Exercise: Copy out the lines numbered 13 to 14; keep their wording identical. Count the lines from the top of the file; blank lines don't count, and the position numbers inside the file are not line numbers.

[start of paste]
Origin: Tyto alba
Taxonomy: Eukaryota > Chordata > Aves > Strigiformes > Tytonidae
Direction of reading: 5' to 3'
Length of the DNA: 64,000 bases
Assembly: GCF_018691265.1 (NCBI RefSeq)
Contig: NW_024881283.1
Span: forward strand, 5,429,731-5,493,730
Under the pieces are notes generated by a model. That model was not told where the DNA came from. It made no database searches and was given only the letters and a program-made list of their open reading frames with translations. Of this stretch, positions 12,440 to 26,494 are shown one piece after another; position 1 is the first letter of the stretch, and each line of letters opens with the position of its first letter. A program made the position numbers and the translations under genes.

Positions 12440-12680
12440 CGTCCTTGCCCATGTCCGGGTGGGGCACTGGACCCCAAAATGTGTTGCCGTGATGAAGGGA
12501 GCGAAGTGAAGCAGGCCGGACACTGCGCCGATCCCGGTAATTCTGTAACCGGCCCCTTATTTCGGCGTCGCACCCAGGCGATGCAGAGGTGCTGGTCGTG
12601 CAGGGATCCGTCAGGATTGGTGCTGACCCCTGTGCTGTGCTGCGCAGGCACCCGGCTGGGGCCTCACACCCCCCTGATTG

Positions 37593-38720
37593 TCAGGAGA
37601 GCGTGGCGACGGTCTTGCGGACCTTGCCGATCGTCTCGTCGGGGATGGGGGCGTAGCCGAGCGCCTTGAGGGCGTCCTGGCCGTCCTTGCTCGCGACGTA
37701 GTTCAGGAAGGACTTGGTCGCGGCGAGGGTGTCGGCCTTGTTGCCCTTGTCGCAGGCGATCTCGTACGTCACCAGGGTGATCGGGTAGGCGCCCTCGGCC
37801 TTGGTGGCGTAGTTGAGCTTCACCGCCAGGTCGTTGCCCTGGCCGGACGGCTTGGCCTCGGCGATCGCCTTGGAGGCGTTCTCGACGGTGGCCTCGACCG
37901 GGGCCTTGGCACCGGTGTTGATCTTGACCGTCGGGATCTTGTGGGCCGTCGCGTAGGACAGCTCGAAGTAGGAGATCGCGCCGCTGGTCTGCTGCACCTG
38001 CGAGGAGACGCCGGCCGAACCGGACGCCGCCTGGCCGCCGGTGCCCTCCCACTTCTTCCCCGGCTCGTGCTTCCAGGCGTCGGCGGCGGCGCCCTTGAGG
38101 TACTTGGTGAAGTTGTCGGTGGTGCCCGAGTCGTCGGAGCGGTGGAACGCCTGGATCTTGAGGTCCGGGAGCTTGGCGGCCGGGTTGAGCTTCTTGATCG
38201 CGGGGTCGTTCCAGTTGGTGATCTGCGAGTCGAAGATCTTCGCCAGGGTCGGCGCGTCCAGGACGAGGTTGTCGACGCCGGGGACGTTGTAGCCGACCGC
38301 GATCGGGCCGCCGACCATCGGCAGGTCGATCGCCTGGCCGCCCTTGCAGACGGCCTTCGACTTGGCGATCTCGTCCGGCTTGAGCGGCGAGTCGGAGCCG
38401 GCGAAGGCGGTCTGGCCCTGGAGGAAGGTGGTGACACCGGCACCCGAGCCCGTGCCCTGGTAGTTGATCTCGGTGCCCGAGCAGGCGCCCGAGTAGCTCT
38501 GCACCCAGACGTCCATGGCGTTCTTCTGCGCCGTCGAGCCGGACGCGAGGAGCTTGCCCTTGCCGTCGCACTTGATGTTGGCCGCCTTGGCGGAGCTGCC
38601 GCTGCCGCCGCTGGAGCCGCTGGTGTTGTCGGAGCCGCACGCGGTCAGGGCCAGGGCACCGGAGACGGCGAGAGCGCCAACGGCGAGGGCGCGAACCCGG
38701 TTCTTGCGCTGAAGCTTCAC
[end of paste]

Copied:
Positions 37593-38720
37593 TCAGGAGA